FIGS. 4 and 5 show the handle element 40 and the working instrument 50 in conjunction. In addition, they show the arrangement of the handle element 40 and working instrument 50 in the resectoscope 1.

To push the handle element 40 onto the working instrument 50, the tip area 45, whose diameter is smaller than that of the cutting loop 18 of the working instrument 50, is pushed in between the two loop support arms 34, 35 and in the direction of guiding sleeve 21. Moreover, the tube diameter of the tip area 45 is selected such that the telescope 8 is surrounded by tip area 45 in a form-fitting fashion. The grooves 43 and 44 in the middle area 42 of the handle element 40 are provided such that they receive the two loop support arms 34, 35. The diameter of the middle area 42 is dimensioned such that the loop support arms 34, 35 are lightly pressed radially outward, whereby a clamping force is thus generated, which keeps the handle element 40 and the working instrument 50 connected in a non-positive fashion. The length of the tip area 45 is dimensioned such that its distal edge 46 abuts on the guiding sleeve 21. The tip area 45 and the grooves 43, 44 in the middle area 42 of the handle element 40 are dimensioned such that a sufficient length of the support arms 34, 35 is received in the grooves, 43, 44. And finally, the diameter of the middle area 42 is dimensioned such that the middle area 42 fits inside the internal sheath 2.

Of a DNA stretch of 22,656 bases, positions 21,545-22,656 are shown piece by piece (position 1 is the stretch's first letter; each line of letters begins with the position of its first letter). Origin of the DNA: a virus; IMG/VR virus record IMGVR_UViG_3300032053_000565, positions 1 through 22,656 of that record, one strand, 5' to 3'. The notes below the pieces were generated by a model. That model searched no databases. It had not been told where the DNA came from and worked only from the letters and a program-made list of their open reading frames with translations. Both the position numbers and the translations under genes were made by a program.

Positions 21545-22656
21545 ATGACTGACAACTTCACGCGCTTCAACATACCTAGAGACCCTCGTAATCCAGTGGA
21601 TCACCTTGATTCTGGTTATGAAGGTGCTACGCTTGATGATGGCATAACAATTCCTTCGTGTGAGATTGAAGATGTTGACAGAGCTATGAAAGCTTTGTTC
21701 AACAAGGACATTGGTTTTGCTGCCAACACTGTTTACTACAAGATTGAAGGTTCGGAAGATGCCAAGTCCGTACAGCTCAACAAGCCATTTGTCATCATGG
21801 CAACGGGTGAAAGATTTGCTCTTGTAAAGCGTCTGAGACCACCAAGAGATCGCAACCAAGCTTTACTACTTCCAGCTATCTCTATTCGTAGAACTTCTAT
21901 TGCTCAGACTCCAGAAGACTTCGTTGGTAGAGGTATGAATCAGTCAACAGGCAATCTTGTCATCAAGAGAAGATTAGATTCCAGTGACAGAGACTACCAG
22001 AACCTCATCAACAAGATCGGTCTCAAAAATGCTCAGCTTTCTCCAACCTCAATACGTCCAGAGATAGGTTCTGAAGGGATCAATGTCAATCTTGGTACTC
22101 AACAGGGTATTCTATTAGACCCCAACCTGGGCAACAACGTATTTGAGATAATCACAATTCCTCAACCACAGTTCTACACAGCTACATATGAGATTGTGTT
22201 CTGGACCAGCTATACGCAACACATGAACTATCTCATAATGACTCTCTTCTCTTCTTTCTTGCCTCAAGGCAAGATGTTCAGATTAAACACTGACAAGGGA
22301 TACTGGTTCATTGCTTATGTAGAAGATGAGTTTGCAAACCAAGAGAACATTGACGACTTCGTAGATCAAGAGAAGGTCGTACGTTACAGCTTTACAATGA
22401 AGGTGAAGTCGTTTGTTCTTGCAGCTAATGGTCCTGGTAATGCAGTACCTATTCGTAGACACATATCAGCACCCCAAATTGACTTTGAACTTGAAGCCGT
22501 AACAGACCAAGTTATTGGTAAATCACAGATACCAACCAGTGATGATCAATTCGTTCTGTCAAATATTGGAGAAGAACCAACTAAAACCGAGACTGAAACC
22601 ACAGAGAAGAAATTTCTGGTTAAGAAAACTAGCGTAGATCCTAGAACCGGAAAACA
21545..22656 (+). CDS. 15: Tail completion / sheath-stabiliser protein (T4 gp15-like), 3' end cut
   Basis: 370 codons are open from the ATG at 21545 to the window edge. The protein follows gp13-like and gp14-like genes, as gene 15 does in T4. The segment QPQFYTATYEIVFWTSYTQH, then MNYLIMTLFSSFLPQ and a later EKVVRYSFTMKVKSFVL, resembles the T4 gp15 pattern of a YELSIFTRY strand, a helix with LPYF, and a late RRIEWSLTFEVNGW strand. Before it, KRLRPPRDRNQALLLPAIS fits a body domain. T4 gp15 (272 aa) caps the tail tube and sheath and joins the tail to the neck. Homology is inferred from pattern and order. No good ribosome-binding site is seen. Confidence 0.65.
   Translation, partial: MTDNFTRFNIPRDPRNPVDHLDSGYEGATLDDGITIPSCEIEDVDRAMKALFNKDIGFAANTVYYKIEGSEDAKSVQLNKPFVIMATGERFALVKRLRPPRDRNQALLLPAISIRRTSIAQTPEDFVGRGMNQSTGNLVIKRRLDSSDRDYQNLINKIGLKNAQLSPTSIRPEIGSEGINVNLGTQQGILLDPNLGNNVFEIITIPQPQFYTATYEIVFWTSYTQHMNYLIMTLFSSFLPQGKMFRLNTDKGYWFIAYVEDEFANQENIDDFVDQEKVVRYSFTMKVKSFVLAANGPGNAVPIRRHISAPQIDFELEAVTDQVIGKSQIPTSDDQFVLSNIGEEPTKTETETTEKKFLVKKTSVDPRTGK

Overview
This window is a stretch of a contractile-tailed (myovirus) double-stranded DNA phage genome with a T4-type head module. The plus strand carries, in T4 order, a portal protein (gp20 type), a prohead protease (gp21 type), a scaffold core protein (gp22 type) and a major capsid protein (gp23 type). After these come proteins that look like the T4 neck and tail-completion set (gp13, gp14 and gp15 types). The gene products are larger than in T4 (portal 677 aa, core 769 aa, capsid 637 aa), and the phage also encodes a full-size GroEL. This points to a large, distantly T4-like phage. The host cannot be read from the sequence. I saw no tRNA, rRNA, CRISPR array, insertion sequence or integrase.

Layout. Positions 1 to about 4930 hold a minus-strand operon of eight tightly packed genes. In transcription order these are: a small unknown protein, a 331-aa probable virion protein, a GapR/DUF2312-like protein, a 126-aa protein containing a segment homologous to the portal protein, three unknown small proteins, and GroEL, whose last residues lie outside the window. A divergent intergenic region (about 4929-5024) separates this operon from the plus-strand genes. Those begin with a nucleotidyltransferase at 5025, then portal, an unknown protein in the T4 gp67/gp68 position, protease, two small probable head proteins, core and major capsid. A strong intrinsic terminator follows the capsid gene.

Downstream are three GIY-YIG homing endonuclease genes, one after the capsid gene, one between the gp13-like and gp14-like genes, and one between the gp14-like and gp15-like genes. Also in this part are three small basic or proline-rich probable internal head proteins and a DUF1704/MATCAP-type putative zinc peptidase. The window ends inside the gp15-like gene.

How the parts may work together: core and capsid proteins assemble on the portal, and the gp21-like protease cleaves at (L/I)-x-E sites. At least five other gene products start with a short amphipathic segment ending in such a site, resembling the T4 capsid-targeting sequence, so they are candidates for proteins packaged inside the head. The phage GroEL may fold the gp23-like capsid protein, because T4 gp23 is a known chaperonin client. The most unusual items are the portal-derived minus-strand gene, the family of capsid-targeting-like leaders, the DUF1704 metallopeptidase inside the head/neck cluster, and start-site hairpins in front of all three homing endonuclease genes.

This provides for the connection between the handle element 40 and the working instrument 50 being such that rotational motions and axial back-and-forth motions of the kind required during the insertion of the working instrument 50 into the endoscope 1 in order to manoeuvre the attachment section 25 into the narrow bore 22 in the main body 3, and to align the guiding sleeve 12 relative to the telescope 8 to allow it to be pushed over the telescope 8, are made possible.